Nigeria’s main anti-corruption body has arrested the country’s accountant general over an alleged 80bn naira ($190mn) fraud in connection with what it said was the “diversion of funds and money-laundering activities”.
The nation’s top accountant is responsible for monitoring the bank accounts of government departments and is one of the most senior officials to be arrested during the administration of Muhammadu Buhari, president since 2015.
The Economic and Financial Crimes Commission, in a statement, said Ahmed Idris, the accountant general, had “raked off the funds through bogus consultancies and other illegal activities using proxies, family members and close associates”. He had consistently refused to respond to the commission’s inquiries, it said. Buhari appointed him in 2015 and reappointed him four years later.
Idris has been taken into custody in the capital, Abuja. He could not be reached for comment.
Buhari was elected president largely thanks to his reputation for personal integrity and his promise to “demonstrate zero tolerance for corrupt practices”. At an anti-corruption summit in London in 2016, he told his audience: “Corruption is a hydra-headed monster and a cankerworm that undermines the fabric of all societies.”
But critics said the president had failed in his campaign against graft, which has undermined successive Nigerian administrations.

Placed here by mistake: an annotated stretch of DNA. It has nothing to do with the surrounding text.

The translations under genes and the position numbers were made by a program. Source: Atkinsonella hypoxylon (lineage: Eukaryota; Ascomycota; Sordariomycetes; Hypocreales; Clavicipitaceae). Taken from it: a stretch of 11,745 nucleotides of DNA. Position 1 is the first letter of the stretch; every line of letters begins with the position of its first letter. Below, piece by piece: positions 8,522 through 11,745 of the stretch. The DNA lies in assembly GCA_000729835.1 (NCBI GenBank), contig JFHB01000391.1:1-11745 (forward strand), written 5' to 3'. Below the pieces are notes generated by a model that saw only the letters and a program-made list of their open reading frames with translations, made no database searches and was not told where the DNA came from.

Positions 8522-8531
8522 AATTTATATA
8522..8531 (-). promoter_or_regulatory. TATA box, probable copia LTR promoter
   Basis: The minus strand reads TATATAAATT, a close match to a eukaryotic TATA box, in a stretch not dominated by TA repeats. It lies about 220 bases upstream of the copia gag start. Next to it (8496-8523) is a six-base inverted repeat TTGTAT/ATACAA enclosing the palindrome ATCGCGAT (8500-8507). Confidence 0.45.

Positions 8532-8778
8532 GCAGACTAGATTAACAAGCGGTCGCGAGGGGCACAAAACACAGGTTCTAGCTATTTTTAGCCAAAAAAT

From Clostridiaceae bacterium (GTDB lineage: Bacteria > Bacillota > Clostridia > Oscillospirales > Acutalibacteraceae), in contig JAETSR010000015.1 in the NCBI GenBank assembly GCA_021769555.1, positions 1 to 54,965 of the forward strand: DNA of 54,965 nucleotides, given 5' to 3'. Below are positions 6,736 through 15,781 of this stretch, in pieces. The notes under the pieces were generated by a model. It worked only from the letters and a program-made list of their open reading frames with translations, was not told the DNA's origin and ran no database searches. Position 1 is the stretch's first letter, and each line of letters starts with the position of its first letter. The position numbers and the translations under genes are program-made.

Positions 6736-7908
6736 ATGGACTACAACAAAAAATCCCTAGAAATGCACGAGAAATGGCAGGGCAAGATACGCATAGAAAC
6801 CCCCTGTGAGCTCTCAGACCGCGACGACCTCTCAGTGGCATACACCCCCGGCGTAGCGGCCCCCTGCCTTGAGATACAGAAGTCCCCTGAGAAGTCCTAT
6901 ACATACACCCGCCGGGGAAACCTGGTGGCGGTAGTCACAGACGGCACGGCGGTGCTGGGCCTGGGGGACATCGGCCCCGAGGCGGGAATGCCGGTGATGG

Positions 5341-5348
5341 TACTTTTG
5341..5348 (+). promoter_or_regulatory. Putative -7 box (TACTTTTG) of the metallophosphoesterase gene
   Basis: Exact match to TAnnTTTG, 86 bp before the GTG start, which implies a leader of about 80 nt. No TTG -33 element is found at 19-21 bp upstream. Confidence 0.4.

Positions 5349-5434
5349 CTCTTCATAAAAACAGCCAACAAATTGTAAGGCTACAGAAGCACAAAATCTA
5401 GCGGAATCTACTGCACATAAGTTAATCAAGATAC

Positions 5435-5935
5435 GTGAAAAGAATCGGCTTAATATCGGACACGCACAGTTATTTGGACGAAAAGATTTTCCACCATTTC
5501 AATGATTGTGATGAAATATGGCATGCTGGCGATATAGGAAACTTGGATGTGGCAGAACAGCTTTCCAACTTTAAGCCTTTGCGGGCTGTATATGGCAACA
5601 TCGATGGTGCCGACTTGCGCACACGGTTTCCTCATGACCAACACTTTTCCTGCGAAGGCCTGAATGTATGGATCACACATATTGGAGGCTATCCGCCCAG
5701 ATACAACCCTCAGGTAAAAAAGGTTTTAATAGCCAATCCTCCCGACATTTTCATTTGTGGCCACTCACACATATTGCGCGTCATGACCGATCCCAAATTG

Donald Duke, a former state governor who ran against Buhari in the 2019 presidential election, cautioned that other officials had been arrested to great fanfare without the accusations leading to prosecutions.
“Let’s see how this ends. They do these things and then they forget about it,” he said. “There’s a lot of fuss and then it dies down.”
Duke said he was pleasantly surprised that the EFCC was “baring some its fangs” in arresting such a senior official, but added that, if the allegations against him proved to be true, it was “an utter disgrace”.
Chidi Odinkalu of the Fletcher School of Law and Diplomacy at Tufts University, in the US, said the arrest had come far too late in the administration of Buhari, who will step down after elections early next year, to have any lasting significance.
“Maybe I am jaded but I’m not holding my breath for anything breathtaking to happen,” he said.
Last month, Buhari pardoned two former state governors who had been successfully prosecuted by the EFCC for diversion of public funds and fraud respectively.
Buhari had set the anti-corruption bar high but had failed to clear it, Odinkalu said.
BudgIT, a Nigerian civil society group that scrutinises government spending, said the president had recently made some progress by passing three bills, on the proceeds of crime, anti-money laundering and anti-terrorism funding. “It is now left for Nigerians to use this opportunity and see how we can implement these laws,” it said.
Wilson Uwujaren, EFCC spokesman, told local media that his organisation had dramatically stepped up its activity last year, securing more than 2,000 convictions. “We are very proud of the record that we have,” he said.